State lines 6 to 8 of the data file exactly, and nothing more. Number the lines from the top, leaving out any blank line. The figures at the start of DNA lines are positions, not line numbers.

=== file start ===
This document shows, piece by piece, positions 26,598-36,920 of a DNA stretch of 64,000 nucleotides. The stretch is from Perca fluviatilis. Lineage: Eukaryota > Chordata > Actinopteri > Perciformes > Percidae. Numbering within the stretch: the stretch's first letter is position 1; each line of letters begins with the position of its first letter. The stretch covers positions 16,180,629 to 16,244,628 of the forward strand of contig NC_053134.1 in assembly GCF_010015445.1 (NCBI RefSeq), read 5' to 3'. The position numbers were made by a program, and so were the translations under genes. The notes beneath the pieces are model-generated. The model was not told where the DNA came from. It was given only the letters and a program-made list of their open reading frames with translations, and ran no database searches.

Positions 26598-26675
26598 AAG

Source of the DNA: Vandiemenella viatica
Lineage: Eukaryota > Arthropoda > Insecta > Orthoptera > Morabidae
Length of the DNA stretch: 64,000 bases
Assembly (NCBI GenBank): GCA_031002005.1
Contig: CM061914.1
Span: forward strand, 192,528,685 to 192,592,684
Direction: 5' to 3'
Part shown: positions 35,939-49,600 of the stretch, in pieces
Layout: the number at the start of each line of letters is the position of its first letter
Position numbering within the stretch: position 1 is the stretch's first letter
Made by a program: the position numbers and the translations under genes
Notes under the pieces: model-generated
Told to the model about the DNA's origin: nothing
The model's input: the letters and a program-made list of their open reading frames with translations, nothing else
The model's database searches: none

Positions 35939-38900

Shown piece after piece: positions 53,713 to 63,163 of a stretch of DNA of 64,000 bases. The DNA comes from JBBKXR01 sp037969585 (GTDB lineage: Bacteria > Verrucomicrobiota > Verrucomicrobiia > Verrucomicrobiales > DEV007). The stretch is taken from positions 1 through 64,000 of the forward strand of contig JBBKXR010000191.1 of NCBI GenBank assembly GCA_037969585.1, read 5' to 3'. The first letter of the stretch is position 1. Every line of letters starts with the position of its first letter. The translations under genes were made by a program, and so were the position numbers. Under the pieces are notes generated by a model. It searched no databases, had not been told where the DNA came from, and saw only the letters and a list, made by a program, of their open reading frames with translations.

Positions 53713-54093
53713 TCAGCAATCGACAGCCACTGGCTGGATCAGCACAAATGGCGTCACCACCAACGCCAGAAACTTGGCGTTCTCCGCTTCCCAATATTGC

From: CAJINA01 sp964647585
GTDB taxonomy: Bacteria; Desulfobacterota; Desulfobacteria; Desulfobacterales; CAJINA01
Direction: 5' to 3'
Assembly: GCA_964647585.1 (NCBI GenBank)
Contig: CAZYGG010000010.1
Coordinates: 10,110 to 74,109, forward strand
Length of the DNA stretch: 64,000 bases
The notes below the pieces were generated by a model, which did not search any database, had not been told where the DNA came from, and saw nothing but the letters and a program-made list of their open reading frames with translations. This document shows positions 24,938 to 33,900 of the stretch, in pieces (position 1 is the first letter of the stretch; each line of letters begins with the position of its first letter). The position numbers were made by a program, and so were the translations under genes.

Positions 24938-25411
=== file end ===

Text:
Length of the DNA stretch: 64,000 bases
Assembly (NCBI GenBank): GCA_031002005.1
Contig: CM061914.1